A Dec. 1 announcement that was widely ignored by the broadcast media trade press caught the attention of RBR+TVBR Editor-in-Chief Adam R Jacobson.
Why? Because this news, from Sirius XM, deals with something radio stations across the U.S. should have been doing for the last 25 years. It’s another reason why broadcast radio still has a long way to go to be as local as industry leaders proclaim it to be.
By Adam R Jacobson
We’re not going to lie: We have a professional crush on David Field, President/CEO of Entercom.
We love what he’s done in the short time that his company has owned the stations formerly owned by CBS Radio.
We also really like Jeff Smulyan for his attitude and efforts to make NextRadio a success (even though few of my friends still know what the heck it is, some 15 months into my tenure at RBR+TVBR).
But, the radio industry still has a lot of “F” grades out there, and swimming out of the muck that’s been created by years of neglect and ignorance of media preference shifts will still take some time.
Of course, there are those that continue to take their collective tunas and toot the tune that radio’s strong, it’s local, it’s the most undervalued and underutilized advertiser tool out there and it’s a great value! Look at the ROI it brought to Bob’s Laundry and Subaru or Wagon Wheel Pizza and Financial Services!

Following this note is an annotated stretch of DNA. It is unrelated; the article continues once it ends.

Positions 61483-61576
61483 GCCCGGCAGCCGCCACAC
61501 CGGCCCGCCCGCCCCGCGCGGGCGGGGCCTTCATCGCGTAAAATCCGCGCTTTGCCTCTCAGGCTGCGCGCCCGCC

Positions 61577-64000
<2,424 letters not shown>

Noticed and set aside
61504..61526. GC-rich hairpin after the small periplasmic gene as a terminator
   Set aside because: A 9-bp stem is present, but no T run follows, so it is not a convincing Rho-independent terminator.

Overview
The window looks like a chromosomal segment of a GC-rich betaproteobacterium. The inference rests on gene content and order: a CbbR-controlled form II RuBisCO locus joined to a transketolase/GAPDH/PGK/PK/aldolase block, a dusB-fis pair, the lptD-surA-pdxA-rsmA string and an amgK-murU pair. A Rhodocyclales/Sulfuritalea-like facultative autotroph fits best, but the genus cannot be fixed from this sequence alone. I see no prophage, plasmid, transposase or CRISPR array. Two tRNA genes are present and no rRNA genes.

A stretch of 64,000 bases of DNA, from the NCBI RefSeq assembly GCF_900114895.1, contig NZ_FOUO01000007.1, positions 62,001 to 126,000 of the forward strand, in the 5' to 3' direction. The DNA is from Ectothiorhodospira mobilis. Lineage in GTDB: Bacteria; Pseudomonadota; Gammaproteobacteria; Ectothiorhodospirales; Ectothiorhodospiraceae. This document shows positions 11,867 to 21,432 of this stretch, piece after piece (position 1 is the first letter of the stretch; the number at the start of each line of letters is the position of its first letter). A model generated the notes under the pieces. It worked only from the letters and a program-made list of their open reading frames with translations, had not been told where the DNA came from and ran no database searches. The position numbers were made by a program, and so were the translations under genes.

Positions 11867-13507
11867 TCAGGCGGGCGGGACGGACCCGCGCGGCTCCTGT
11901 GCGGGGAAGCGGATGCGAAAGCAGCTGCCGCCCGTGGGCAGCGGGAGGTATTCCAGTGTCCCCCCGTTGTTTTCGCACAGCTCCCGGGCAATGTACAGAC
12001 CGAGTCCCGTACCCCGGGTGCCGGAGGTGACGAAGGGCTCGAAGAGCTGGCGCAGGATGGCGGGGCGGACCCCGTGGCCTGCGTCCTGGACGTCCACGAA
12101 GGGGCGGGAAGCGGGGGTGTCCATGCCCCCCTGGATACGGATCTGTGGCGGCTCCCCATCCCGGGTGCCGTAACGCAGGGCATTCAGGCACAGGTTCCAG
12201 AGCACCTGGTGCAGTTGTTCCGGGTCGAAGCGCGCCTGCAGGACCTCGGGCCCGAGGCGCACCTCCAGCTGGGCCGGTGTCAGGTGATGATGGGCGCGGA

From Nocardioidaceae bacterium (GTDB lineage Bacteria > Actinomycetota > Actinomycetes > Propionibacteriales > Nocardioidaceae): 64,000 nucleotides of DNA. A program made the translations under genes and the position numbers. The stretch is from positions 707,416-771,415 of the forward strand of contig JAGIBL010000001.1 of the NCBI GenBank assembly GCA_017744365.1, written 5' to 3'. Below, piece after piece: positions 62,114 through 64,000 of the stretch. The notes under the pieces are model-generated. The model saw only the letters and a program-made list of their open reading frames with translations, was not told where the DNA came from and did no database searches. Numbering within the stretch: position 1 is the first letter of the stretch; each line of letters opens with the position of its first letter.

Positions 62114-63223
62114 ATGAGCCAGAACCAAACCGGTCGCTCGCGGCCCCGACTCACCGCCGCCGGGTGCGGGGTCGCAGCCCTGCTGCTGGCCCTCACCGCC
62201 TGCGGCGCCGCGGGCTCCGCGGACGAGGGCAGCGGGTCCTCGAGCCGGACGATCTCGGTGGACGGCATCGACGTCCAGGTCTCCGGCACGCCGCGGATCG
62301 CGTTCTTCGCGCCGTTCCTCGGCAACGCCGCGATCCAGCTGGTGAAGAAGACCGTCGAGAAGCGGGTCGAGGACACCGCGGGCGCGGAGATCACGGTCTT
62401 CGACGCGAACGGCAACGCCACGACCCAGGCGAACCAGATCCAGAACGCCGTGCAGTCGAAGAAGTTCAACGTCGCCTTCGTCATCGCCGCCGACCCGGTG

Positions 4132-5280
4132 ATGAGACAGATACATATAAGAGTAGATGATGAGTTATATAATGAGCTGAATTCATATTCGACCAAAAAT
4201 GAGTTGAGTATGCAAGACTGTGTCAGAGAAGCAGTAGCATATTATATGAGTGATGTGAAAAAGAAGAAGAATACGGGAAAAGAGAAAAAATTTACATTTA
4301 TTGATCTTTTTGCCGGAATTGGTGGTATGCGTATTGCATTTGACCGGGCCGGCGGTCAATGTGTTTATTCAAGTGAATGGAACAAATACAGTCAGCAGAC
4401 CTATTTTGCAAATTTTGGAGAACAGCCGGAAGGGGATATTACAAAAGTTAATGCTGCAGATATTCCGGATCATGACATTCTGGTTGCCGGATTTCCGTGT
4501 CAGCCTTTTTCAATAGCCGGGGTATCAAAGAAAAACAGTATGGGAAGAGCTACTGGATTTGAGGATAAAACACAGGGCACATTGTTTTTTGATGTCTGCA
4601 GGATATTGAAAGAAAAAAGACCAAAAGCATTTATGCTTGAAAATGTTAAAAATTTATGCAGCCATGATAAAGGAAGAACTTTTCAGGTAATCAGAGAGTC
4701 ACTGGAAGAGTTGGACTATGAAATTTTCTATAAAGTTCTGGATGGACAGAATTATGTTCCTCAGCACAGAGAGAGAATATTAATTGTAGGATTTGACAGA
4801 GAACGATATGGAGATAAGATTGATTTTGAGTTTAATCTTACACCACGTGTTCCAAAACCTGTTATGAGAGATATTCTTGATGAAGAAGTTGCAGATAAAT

Unfortunately, Sirius XM just did something that reinforces why they even exist, with individuals paying obscene amounts of money to get their obscene Howard Stern jollies in between hearing the same damn Elvis Costello records, thanks to a really good royalty payment deal on that artist.
What Sirius XM just did also begs the question, “Where the hell has your radio company been in not doing this at one of your stations?”
On Dec. 1, SLAM Foundation announced that high school students will produce and present national programming with the launch of SLAM Radio, a 24/7, 365-day-a-year student-run channel that will air on SiriusXM radio.
“The innovative educational-professional model” will begin as a pilot program at the Miami-based Sports Leadership Arts and Management (SLAM) charter school network.